The identities of all raters are a tightly held secret.

BILL GARRITY (ESRB): The publishers don’t even know their names. This way, there’s a total firewall. We have a minimum of three raters per product. They watch all the pertinent content that’s in your video. During this part of the process, the raters are not allowed to communicate with each other. They’ll read what they need to read, they’ll watch what they need to watch, and then—before they all come together—each of them will put down a “pre-rating.” And then they’ll all talk, share what they think, and after they’re done they’ll put down a “post- rating.” The reason we have them put down a pre-rating is because if we only did a post-rating there’s a temptation to agree with the other raters—to “go along to get along.” We want them to take a stance beforehand. This way they’ll have a little “skin in the game.” After they’ve all talked, we have a meeting in my office. One of the raters is designated “Foreman” of the session and they’ll come in and explain it to myself and James [Chang, Director of Rating Assignments].

Step 5: Have a Content Conversation and Finalize the Rating

This is when the real decisions get made, and previously rated games with similar content become an essential part of the equation.

BILL GARRITY (ESRB): James is basically the parity guy who’s got all the info about how we’ve rated similar products in the past. Parity is important. One way we have built trust with consumers is by being consistent. Anyway, he’ll say something like: okay, these are World War II shooters, first-person, minimal blood, this-kind-of- depiction; and we’ve said that’s “Teen, Blood, Violence” for the past 12 years. You’re saying it’s “Mature;” why do you feel that way? We do have the ability to over-rule the raters’ decision, but that happens very rarely. Most of the time these meetings end with everyone agreeing on the decision. Then, after a decision is made, we build the “cert” and it gets emailed out to the game maker.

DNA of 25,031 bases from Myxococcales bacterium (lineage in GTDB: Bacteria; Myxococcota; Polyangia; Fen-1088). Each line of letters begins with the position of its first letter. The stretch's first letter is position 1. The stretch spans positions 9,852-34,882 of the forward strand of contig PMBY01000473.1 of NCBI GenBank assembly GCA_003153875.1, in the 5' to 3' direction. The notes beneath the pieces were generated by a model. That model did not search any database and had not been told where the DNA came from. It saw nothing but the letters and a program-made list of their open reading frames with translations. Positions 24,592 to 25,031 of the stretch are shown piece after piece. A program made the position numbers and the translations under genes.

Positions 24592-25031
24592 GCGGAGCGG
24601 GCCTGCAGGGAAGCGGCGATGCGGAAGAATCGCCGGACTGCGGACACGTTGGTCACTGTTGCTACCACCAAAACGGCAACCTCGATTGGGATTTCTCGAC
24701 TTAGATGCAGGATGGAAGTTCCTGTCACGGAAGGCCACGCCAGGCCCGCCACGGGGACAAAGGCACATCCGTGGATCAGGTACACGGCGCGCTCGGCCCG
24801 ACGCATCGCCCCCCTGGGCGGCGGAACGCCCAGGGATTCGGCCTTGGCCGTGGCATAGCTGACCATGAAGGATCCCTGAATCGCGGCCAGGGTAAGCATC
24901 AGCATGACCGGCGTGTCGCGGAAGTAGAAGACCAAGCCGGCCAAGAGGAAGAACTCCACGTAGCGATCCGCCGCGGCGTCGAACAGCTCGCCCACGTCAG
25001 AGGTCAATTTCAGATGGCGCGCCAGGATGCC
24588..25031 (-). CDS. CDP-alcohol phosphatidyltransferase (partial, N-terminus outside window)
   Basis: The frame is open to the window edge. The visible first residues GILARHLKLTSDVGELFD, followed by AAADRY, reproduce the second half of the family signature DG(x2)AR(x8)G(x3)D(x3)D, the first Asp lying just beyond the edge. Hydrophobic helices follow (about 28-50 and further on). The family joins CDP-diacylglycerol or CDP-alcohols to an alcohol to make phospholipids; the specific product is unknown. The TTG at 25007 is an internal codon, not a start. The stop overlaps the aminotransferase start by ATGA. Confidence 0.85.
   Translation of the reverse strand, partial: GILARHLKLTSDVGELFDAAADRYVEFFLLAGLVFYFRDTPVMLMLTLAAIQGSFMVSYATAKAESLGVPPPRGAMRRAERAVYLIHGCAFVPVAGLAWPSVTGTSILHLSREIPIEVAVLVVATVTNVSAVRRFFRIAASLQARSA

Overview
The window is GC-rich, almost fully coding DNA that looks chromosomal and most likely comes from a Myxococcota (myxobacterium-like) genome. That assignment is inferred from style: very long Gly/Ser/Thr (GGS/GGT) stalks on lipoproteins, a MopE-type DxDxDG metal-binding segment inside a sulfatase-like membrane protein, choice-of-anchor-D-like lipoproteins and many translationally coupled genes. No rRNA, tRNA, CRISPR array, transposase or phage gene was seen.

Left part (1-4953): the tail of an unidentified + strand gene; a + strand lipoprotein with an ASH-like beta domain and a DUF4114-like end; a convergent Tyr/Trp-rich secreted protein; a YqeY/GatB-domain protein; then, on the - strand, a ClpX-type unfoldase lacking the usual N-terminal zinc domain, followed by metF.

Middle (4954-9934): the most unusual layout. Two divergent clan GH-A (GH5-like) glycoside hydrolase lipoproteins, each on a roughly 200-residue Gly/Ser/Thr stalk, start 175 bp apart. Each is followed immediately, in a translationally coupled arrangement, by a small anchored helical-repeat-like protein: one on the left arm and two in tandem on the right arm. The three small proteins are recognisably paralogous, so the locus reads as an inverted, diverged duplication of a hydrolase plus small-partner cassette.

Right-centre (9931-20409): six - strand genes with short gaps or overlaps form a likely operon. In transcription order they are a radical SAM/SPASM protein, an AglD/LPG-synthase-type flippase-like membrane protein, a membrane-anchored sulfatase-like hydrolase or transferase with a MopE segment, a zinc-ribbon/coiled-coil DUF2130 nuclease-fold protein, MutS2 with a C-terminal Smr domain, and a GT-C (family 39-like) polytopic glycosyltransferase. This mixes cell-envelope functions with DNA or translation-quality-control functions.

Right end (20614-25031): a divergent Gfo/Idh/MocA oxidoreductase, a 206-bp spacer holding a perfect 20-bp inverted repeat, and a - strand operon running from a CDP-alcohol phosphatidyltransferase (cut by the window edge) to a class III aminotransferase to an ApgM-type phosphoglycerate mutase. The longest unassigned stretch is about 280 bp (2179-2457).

We’re always weighing our decisions against past precedent. Everything is about defensibility—making sure it makes sense, making sure it’s a robust decision. That you can say there’s a reason for every decision. It can’t just be as simple as “Oh, I see some nudity” and nudity gets you this rating. It needs to be more like: “Okay, let’s look at the spectrum.” You look for precedents to previous evaluations and then you analyze the differences. Like: yes, similar content is in another game, but this one has more voyeuristic elements. And those are the sort of discussions that you have. I realize that as I say all this right now, it might sound a little informal. But when we’re having these types of conversations, it’s all very clinical and analytical. That’s how it needs to be. Because the decisions we end up making don’t just impact the game we’re rating that day; but we’re also creating context and setting precedents for future evaluations.

ROCCO BUFFALINO (ESRB): And that’s pretty much it in a nutshell.

Given the trajectory of the industry, especially the explosion of digital and mobile games coming into the market, the ESRB developed a revolutionary new process that it now uses for all games released without a physical component—and got other rating boards around the world to use it too.

The next two parts of Content Rated By: An Oral History of the ESRB give more insight into how the ESRB created a scalable global rating solution to meet the needs of mobile app and other digital game storefronts. Part 7 will be published next week in the ESRB About section.

Blake J. Harris is the best-selling author of Console Wars: Sega, Nintendo and the Battle that Defined a Generation, which is currently being adapted for television by Legendary Entertainment.